Comparison of a New Cobinamide-Based Method to a Standard Laboratory Method for Measuring Cyanide in Human Blood

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Swezey, R., Shinn, W., Green, C., Drover, D. R., Hammer, G. B., Schulman, S. R., . . . Boss, G. R. (2013). Comparison of a new cobinamide-based method to a standard laboratory method for measuring cyanide in human blood. Journal of Analytical Toxicology, 37(6), 382-385. doi: 10.1093/jat/bkt037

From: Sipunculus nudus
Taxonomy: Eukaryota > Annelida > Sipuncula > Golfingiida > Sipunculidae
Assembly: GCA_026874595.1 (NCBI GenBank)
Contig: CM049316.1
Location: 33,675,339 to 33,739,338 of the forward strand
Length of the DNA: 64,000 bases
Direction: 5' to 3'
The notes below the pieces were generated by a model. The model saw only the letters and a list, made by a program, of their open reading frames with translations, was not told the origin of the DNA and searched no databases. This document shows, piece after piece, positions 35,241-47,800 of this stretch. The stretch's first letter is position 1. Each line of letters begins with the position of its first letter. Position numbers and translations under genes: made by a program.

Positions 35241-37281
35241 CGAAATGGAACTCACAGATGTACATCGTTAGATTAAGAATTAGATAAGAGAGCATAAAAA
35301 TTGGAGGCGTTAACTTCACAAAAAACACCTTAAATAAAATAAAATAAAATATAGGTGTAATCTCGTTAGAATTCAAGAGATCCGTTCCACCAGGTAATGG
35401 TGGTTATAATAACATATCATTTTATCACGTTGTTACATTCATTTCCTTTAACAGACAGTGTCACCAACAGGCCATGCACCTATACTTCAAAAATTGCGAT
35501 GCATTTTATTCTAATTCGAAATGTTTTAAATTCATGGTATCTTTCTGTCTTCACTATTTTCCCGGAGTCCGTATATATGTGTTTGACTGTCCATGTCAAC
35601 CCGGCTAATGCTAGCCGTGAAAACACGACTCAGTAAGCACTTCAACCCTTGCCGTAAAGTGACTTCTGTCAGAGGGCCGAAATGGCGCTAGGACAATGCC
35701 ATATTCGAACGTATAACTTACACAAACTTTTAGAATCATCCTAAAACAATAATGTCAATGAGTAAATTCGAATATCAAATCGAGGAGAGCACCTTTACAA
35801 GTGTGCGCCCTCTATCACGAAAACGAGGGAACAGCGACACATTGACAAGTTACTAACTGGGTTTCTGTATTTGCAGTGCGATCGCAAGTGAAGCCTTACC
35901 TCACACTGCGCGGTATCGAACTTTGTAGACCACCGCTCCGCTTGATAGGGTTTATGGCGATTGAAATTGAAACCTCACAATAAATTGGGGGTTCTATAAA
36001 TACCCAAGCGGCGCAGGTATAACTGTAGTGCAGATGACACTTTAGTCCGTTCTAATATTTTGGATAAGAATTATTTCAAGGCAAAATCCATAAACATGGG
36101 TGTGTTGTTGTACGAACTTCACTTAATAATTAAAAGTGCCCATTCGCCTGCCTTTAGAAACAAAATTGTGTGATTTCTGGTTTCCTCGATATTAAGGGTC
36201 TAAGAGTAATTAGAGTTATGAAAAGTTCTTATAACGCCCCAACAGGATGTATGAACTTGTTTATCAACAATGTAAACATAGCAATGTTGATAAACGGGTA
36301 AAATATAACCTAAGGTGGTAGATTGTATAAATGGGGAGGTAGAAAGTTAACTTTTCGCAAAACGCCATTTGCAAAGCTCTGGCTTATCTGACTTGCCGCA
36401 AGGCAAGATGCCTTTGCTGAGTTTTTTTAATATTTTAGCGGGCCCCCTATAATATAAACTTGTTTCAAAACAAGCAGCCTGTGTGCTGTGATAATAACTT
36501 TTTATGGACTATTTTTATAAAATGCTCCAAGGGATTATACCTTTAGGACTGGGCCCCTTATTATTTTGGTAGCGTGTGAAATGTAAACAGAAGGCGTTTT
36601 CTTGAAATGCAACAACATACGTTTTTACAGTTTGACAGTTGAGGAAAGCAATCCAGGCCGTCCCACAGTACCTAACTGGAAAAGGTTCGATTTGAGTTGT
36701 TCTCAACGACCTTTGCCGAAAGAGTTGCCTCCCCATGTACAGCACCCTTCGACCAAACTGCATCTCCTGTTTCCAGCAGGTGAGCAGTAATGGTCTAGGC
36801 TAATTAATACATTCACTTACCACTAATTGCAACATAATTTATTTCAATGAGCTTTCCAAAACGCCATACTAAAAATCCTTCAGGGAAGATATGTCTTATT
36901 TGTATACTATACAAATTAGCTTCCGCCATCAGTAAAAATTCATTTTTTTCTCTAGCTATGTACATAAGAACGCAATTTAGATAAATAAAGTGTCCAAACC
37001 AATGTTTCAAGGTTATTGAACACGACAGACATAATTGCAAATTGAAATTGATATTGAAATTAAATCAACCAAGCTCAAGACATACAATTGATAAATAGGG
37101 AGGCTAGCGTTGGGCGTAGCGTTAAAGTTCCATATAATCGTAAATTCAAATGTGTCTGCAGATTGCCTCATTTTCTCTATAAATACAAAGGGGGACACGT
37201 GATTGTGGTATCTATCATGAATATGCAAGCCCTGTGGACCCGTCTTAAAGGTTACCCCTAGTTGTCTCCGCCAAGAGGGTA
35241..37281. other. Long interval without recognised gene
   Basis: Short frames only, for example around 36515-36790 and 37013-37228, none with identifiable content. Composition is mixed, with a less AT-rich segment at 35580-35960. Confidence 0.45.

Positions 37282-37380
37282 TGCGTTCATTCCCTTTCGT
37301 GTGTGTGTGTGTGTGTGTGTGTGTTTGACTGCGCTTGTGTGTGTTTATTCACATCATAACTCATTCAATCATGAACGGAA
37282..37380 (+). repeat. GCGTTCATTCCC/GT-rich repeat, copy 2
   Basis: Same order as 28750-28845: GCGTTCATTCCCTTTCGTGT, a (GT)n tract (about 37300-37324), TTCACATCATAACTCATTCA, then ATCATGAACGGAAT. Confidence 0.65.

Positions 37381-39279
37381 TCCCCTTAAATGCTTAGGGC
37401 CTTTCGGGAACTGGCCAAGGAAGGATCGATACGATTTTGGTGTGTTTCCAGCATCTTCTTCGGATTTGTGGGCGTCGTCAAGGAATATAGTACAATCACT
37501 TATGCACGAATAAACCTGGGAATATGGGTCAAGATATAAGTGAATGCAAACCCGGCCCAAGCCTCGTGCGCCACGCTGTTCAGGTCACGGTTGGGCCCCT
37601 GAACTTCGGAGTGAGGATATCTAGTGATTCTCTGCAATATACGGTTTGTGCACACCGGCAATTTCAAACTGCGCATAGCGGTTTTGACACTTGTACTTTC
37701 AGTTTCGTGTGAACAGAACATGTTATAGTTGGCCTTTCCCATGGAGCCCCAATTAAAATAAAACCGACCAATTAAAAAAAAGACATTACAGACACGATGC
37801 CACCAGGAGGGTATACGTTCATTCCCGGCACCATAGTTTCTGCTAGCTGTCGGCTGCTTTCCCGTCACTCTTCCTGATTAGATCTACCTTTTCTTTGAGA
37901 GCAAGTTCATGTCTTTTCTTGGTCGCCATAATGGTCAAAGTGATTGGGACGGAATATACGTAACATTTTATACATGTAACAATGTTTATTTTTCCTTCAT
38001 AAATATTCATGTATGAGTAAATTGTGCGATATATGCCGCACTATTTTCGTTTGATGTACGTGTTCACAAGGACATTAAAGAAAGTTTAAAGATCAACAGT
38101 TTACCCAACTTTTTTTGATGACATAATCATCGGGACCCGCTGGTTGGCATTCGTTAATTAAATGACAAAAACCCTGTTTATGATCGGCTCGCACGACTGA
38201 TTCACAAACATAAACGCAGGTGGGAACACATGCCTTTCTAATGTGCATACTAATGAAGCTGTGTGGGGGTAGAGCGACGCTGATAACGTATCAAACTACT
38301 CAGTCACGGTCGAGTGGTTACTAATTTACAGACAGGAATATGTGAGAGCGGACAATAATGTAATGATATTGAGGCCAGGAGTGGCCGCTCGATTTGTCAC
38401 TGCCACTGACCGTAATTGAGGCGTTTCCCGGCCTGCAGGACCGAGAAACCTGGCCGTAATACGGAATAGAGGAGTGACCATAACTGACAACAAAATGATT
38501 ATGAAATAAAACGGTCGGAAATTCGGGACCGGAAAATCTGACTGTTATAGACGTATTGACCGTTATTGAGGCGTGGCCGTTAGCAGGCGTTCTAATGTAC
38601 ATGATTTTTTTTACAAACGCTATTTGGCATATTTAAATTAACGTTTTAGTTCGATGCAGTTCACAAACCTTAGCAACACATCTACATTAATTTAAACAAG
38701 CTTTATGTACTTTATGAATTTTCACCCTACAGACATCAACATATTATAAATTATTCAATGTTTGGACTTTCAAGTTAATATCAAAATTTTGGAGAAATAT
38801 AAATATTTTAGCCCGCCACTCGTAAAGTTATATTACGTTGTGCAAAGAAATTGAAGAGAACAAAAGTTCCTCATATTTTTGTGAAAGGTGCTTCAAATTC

Most hospital laboratories do not measure blood cyanide concentrations, and samples must be sent to reference laboratories. A simple method is needed for measuring cyanide in hospitals. The authors previously developed a method to quantify cyanide based on the high binding affinity of the vitamin B12 analog, cobinamide, for cyanide and a major spectral change observed for cyanide-bound cobinamide. This method is now validated in human blood, and the findings include a mean inter-assay accuracy of 99.1%, precision of 8.75% and a lower limit of quantification of 3.27 µM cyanide. The method was applied to blood samples from children treated with sodium nitroprusside and it yielded measurable results in 88 of 172 samples (51%), whereas the reference laboratory yielded results in only 19 samples (11%). In all 19 samples, the cobinamide-based method also yielded measurable results. The two methods showed reasonable agreement when analyzed by linear regression, but not when analyzed by a standard error of the estimate or paired t-test. Differences in results between the two methods may be because samples were assayed at different times on different sample types. The cobinamide-based method is applicable to human blood, and can be used in hospital laboratories and emergency rooms.

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